Israel’s population (2005)

From a 2005 article:

At the end of 2004, the population of Israel consisted of 6,869,500 people, constituting a rise of 1.8 percent, the same rate of increase as the year before. Sixty-five percent of Jewish Israelis were native-born by the end of 2004, compared to 35% in 1948. 40% of the population are of European or American origin, while 16% are from Africa, including 100,000 Ethiopians. The most common countries of origin are the former Soviet Union, followed by Morocco and then Iraq.

Non-citizen foreigners residing in the country have been estimated at 189,000 individuals, according to a 2003 estimate. According to a press release by the Central bureau of Statistics, babies born in Israel constituted 89% of this growth, while immigration comprised the remaining 11%.

In the Jerusalem district the population grew by 2.4%, in the country’s central region by 2.3%, and in the Tel Aviv region by 1.7%. The population of Judea, Samaria, and Gaza increased by 5.2%. The Jewish population grew by 1.4%, while the Muslims increased by 3.3%.  That led to a 76.2% Jewish and 16.1% Muslim distribution of Israeli citizens. In contrast, five years ago, the Jewish sector constituted 77.8% of the country.

As in other western countries, the majority of Israelis (91% or 6.13 million people) live in urban communities housing at least 2,000 citizens. The rural populace constitutes 589,000 people, with a growth rate of 2.7%. One-quarter of the Israeli population lives in either Jerusalem, Tel Aviv, Haifa and Rishon Lezion, the four most highly populated cities.

Israel’s population density stands at 300 people per sq. km in the entire country with 1,900 people/sq. km in the central region, while the south has a population density of 70 people/sq. km. The general population density is very high compared to many other countries, including Slovenia (98) and Switzerland (62), but lower than others, such as Belgium (338).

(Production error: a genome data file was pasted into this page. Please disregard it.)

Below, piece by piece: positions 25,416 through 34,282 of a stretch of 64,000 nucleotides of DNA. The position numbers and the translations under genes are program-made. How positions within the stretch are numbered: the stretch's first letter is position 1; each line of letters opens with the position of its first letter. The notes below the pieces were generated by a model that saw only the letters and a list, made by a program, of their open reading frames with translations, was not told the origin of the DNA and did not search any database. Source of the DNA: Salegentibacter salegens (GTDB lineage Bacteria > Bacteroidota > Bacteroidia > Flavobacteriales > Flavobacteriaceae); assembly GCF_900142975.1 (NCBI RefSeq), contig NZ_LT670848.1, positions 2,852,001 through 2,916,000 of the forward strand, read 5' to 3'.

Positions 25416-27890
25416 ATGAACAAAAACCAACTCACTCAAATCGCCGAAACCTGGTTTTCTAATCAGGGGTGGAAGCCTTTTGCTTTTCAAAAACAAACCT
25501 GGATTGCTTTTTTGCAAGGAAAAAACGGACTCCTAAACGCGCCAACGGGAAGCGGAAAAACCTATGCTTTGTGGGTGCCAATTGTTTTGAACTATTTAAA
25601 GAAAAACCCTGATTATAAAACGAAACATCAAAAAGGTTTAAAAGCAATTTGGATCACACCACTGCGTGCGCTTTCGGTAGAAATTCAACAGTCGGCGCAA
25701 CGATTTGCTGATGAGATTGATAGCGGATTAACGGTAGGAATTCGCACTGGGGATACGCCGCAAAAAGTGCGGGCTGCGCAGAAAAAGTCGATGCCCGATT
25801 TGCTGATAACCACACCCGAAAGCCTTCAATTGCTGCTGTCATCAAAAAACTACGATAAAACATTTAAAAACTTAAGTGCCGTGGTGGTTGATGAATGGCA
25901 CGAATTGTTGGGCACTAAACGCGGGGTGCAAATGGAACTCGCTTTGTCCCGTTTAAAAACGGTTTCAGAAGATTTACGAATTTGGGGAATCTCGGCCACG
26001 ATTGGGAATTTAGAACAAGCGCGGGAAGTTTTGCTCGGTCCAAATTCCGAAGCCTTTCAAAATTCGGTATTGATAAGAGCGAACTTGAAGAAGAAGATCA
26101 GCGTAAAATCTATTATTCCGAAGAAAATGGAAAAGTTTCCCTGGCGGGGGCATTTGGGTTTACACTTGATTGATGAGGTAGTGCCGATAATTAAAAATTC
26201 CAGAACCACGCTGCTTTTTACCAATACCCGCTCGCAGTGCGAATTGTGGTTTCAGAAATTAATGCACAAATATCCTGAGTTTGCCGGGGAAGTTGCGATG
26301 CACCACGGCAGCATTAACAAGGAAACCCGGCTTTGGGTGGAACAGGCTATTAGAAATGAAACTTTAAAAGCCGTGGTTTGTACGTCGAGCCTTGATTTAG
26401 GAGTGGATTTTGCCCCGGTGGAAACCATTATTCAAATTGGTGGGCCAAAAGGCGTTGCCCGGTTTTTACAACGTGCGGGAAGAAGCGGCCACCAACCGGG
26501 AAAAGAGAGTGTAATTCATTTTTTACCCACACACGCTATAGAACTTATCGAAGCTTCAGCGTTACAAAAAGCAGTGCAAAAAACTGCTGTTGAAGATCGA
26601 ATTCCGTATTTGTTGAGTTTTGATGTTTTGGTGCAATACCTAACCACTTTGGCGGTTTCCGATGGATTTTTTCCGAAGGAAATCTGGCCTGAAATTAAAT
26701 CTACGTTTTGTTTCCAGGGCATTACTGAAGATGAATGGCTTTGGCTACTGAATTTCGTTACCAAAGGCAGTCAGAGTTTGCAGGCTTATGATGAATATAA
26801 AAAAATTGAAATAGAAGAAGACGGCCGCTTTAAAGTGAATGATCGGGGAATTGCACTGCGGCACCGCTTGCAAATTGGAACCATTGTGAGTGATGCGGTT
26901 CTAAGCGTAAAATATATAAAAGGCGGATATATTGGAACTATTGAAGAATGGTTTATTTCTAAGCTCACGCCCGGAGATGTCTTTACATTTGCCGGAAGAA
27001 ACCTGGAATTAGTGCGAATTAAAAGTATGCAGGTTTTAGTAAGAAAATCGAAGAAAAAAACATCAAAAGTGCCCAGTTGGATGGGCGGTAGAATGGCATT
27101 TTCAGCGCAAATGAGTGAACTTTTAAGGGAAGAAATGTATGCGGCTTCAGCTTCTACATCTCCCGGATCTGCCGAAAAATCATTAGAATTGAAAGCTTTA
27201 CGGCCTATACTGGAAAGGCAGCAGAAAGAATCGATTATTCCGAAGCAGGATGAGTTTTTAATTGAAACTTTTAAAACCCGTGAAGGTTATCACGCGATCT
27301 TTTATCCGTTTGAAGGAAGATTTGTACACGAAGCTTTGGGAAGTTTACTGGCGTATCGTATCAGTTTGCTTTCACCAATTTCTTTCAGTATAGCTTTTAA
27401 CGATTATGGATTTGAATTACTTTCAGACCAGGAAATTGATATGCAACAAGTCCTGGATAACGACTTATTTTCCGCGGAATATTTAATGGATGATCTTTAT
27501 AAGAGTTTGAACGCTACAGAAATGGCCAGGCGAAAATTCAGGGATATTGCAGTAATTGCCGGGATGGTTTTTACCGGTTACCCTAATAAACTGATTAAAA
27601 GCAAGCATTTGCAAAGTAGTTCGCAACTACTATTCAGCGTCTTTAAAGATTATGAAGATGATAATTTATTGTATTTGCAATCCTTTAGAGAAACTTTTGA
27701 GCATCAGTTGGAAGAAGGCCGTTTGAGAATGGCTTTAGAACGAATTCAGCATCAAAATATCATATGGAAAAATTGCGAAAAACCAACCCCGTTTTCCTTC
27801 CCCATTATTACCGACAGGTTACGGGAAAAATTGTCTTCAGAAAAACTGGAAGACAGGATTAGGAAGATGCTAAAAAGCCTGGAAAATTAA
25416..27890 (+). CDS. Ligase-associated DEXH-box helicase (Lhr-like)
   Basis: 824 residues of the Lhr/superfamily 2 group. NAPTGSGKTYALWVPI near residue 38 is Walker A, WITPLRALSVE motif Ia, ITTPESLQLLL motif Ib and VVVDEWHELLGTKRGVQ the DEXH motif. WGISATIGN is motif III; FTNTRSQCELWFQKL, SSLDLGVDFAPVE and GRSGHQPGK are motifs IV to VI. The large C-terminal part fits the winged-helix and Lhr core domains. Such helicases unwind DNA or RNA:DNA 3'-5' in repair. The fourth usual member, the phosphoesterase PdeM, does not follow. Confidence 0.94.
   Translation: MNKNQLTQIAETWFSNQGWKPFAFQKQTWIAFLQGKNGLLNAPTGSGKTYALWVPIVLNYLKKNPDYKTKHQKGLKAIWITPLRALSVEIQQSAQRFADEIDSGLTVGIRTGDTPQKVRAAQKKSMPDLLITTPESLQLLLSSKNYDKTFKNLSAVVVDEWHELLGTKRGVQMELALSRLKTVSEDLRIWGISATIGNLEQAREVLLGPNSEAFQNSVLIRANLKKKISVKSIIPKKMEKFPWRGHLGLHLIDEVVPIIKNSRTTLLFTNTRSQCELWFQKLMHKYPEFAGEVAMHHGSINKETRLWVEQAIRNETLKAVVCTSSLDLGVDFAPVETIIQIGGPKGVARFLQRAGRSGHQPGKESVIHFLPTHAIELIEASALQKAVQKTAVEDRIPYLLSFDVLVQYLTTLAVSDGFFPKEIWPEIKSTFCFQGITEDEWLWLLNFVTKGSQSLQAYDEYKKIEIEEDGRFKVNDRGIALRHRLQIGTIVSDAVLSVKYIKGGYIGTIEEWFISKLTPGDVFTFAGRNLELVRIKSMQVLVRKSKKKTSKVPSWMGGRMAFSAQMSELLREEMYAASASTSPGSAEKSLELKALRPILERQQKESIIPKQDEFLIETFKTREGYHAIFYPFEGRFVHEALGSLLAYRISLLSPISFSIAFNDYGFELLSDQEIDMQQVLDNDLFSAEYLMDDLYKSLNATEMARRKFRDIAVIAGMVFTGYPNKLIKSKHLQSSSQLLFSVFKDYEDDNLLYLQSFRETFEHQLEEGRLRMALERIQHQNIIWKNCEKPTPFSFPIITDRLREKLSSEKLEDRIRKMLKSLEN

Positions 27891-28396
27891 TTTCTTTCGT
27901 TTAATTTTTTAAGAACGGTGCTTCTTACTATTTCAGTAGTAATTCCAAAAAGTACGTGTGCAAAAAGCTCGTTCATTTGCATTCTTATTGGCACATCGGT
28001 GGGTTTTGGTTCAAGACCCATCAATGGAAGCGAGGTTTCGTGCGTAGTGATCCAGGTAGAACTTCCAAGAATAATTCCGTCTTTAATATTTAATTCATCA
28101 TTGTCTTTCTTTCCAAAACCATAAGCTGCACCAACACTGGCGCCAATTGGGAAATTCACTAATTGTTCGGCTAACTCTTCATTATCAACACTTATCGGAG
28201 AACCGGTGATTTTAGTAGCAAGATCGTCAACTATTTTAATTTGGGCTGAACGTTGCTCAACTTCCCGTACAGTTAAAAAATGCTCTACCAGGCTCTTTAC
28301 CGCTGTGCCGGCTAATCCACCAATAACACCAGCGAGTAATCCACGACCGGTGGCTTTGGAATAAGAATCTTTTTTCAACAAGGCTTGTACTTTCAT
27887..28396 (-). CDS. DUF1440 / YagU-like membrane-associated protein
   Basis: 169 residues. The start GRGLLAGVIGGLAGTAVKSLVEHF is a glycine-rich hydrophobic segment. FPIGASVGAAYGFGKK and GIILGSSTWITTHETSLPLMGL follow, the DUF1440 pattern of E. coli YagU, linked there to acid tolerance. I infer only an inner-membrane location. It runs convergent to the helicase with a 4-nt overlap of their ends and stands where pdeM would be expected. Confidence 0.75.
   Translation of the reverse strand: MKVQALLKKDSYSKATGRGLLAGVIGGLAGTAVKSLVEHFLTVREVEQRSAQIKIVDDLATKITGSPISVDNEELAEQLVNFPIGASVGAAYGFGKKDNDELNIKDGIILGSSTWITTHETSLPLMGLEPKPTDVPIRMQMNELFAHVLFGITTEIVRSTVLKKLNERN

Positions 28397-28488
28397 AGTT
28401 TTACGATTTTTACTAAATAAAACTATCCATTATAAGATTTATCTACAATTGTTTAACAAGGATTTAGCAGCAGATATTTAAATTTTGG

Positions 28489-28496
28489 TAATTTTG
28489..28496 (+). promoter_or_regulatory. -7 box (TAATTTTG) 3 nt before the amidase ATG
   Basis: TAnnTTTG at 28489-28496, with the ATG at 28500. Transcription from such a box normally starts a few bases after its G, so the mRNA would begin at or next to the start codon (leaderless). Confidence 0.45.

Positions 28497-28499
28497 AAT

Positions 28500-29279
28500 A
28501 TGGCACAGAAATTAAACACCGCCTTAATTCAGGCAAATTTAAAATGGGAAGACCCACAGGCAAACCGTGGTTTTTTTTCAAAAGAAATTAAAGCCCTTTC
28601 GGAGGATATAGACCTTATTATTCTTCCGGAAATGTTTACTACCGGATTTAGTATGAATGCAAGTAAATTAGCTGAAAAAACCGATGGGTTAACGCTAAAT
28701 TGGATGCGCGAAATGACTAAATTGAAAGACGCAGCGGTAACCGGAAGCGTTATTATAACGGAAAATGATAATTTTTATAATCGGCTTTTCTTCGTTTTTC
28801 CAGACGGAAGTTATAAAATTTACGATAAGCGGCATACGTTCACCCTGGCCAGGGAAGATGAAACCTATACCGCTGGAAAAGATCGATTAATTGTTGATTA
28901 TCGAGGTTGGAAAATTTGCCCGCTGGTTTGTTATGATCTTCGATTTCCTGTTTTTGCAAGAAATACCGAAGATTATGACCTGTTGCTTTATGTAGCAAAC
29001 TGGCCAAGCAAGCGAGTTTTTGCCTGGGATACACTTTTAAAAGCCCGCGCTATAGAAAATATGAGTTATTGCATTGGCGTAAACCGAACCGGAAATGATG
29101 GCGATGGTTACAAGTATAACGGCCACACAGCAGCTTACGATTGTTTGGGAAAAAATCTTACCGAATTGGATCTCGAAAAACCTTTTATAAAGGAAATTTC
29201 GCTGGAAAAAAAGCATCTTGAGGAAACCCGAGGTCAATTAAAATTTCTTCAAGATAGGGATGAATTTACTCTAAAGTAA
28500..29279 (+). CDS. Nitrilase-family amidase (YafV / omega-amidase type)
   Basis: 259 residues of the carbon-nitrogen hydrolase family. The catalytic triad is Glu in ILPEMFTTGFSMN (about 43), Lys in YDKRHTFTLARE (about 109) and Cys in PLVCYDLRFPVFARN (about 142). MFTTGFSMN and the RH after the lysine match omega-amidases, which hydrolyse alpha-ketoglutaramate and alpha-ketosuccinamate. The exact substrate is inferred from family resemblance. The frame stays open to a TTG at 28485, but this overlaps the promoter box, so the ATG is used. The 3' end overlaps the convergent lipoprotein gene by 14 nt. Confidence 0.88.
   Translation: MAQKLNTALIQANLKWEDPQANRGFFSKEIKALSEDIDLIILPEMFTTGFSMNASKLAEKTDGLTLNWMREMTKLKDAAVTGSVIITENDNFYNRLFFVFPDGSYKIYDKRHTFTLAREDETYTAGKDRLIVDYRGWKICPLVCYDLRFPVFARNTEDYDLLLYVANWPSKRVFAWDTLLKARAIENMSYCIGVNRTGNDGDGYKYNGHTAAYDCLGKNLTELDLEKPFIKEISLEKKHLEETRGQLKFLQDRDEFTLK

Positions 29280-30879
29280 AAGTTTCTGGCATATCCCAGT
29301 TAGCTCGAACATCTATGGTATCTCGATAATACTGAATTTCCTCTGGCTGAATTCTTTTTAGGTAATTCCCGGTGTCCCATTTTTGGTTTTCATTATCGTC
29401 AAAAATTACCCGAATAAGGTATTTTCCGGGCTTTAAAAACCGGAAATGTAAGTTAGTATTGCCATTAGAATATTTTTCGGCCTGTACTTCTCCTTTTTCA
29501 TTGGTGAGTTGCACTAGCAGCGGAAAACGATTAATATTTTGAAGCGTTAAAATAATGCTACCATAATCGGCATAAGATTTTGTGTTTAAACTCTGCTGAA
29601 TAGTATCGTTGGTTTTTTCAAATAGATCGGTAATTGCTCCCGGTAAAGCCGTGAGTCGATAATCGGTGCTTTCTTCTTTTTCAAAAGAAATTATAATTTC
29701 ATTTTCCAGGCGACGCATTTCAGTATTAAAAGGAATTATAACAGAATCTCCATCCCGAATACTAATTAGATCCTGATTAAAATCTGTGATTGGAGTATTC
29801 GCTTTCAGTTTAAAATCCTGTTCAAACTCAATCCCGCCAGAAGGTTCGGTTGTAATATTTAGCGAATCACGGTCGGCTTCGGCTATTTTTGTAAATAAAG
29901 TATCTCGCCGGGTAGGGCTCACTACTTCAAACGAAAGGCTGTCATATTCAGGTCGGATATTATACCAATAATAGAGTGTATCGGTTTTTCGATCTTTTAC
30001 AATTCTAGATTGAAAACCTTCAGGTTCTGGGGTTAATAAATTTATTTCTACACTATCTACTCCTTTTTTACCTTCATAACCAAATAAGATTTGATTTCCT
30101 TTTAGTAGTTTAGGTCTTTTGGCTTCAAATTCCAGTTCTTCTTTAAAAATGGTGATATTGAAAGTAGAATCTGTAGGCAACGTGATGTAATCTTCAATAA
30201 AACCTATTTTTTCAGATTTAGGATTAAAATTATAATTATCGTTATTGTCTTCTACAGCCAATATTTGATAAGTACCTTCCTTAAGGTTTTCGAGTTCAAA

In some of the major cities, the density is particularly high: Tel Aviv-Yafo has 7,170 people/sq. km; Jerusalem has 5,642; and Haifa has 4,211. Topping the list is Bnei Brak, with 19,500 people living on every square kilometer.

The Israeli population is considered to be young, with 28.4% of the citizens below the age of 14, compared to a 17% average in other western countries. 10% of Israelis are older than 65, while 15% belong to that age group in the rest of the western world. The distribution of the sexes among the Jews “favors” women. There are 1000 women for every 967 men, with the imbalance increasing after the age of 34, to a ratio of 1000:669 among the elderly population over the age of 75.


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